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After seeing numerous comments from you, our lovely audience, that there are far, far better Facebook games out there than Farmville, I decided to do a bit of investigating for myself. To be perfectly honest, I didn’t believe you. Not that I consider Farmville to be the pinnacle of game design, but every other Facebook game I’d ever tried varied in quality between moderately mediocre and complete crap (except for Bejeweled Blitz and Hexic, that is), so I eyed the possibility of finding something worthwhile with understandable skepticism. Much to my surprise, I did find something I enjoy playing. It’s just not actually a game.

Dungeons and Dragons: Tiny Adventures at first appears to be a pretty solid, albeit quite simple, D&D romp. You choose your class, equip your gear, and select an adventure from among a buffet of outings such as “Dragonjaw Dungeon” and “Keep on Coilspine Ridge.” The tale unfolds in Encounter Updates, which spell out exactly what kind of challenges your hero faces and the consequences of how well (or not) he rolls. Here’s an example, from a recent adventure my hero Elleryn had:

Goblins attack anything. Hobgoblins attack anything twice. Surrounded by goblins and hobgoblins, Elleryn appeared to be in dire straits.

Elleryn made a Dexterity check with a difficulty of 15 … and rolled 11

The first stab didn’t hurt too much — it was only a flesh wound. It was the eighth one that did the most damage.

Elleryn took 10 damage.

Elleryn received 33 XP.

Sounds like a fun little adventure, doesn’t it? But you don’t actually get to do anything. Every few minutes, you can click the “Update” button to reveal a new chapter in your adventure, but once you’ve started, you don’t get to make any choices. You don’t roll for yourself, you don’t decide whether to turn left or right, you don’t even get to turn tail and run. You just wait for the opportunity to spectate as your hero’s story develops. It kind of sucks.

And yet I play every day, all day, and so do several of my friends – two of whom run their own D&D campaigns. We’ve all agreed that yes, the game is pretty lame, and yet we keep playing, crowing over our hauls of loot, healing each other when the opportunity arises, and comparing notes on how things played out. We bemoan the fact that we can’t trade items, that nothing good ever seems to be for sale, and that you have very little control over when you can use a potion. And we keep on clicking that Update button.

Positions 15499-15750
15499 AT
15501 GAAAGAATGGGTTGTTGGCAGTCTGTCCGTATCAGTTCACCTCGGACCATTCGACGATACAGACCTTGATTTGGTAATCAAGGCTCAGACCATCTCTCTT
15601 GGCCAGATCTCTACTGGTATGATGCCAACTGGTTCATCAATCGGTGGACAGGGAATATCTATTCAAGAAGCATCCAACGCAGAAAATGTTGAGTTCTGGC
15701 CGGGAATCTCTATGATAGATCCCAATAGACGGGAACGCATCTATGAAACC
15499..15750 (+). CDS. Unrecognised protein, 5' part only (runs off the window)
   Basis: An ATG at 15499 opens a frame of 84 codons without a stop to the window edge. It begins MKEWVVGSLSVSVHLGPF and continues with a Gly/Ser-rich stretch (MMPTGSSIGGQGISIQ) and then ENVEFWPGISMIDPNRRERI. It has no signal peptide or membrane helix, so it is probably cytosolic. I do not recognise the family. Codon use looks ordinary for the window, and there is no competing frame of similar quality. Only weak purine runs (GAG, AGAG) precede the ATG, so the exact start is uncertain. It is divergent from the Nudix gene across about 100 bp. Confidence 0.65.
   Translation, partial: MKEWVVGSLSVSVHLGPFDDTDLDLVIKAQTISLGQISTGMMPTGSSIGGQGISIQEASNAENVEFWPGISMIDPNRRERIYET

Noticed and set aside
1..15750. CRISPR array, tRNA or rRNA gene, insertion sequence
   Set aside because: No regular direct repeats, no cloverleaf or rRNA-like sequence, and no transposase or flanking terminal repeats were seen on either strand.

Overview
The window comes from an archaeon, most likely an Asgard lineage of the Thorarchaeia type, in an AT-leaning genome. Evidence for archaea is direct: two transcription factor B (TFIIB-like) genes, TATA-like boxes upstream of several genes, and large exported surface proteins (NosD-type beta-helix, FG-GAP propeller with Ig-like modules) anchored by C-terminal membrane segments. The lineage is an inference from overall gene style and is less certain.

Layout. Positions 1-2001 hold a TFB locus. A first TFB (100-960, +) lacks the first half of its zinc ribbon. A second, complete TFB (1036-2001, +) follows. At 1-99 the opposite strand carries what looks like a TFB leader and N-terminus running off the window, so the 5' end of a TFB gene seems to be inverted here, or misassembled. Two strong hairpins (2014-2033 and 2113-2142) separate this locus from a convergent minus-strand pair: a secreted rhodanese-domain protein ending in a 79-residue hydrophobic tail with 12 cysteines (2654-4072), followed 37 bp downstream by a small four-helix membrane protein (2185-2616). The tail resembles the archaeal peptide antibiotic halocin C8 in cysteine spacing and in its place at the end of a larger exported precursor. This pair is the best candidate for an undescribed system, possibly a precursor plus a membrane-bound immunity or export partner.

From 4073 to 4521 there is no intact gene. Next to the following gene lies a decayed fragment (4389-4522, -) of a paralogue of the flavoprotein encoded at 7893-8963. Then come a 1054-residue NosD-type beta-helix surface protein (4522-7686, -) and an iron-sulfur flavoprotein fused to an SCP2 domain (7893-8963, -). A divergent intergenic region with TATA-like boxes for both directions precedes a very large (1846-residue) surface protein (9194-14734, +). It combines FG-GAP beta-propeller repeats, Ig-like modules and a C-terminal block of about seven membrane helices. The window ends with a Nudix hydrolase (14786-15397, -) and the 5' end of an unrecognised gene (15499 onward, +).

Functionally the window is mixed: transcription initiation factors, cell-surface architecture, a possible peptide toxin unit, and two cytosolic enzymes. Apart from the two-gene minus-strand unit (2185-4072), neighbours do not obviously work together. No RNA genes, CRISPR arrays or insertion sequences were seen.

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To be fair to Tiny Adventures it is very well written, doles out swag just infrequently enough to make it exciting when you do find some, and doesn’t bombard your pals with unwanted alerts that you’ve just gotten your ass kicked by a bunch of gnolls. As Facebook games go, it’s pretty unobtrusive, and the lack of control you have over it actually makes it a good introduction to Dungeons and Dragons. By reading the adventures, you’re exposed to common elements of the D&D world – like types of creatures and locations – as well as concepts like armor class, stat rolls, and hit points. You get the D&D flavor without actually having to deal with confusing stuff like how many dice to roll or whether or not your barbarian can use a Wand of Ephemeral Light.

For anyone already familiar with the world of paladins, orcs, and D20s, it’s a bit of a snooze. So why do my friends and I keep hammering away at it day after day? I’ve been pondering this for the past two weeks, and the answer I’ve come up with is, simply, because we’re all desk jockeys. We’re not in front of the computer to chat with pals, or watch YouTube videos, or any of the other numerous things people do to while away the hours. We’re in front of the screen for nine or ten hours a day because we’re working, and while we might be able to spare a few minutes here and there for goofing off, the kind of attention required by a real D&D campaign simply isn’t possible.

In that context, Tiny Adventures is immensely appealing. It gives us a taste of the D&D gameplay we all love so much, but doesn’t detract much from the mental resources we need to do our jobs. If we forget about it for an hour or two, it’s ok – the encounters will just all come out in a tumble the next time we hit the Update button. If we can’t play for days at a time, no worries – the carrion crawlers and hippogriffs will still be there waiting for us whenever we get a chance to stop by. The adventures themselves make for pretty good reading, too. I was genuinely amused when I blew a roll and fell headfirst into a dungeon, and felt mildly victorious when I snuck past some foulspawn and emerged with shiny loot.

Would Tiny Adventures be a better game if it allowed players to take a more active role? Well, sure, I think so, but ironically, that would likely prevent me from playing it. If it required more of my attention or effort, I wouldn’t be able to play it while I’m at work, and when I’m out of work, I have things I’d rather do than putter around on Facebook. I’m actually quite happy that Tiny Adventures is less of a game, and more of something I keep around to make being stuck at a desk for 10 hours a day more palatable, like my Cute Overload calendar or my Sackboy plushies. All I really want Tiny Adventures to be is a pleasant distraction, something to take my mind off of work for a few minutes at a time, and it does that quite well.

Even if it isn’t really much of a game.

Susan Arendt lost a fight with a river during her first Tiny Adventure.

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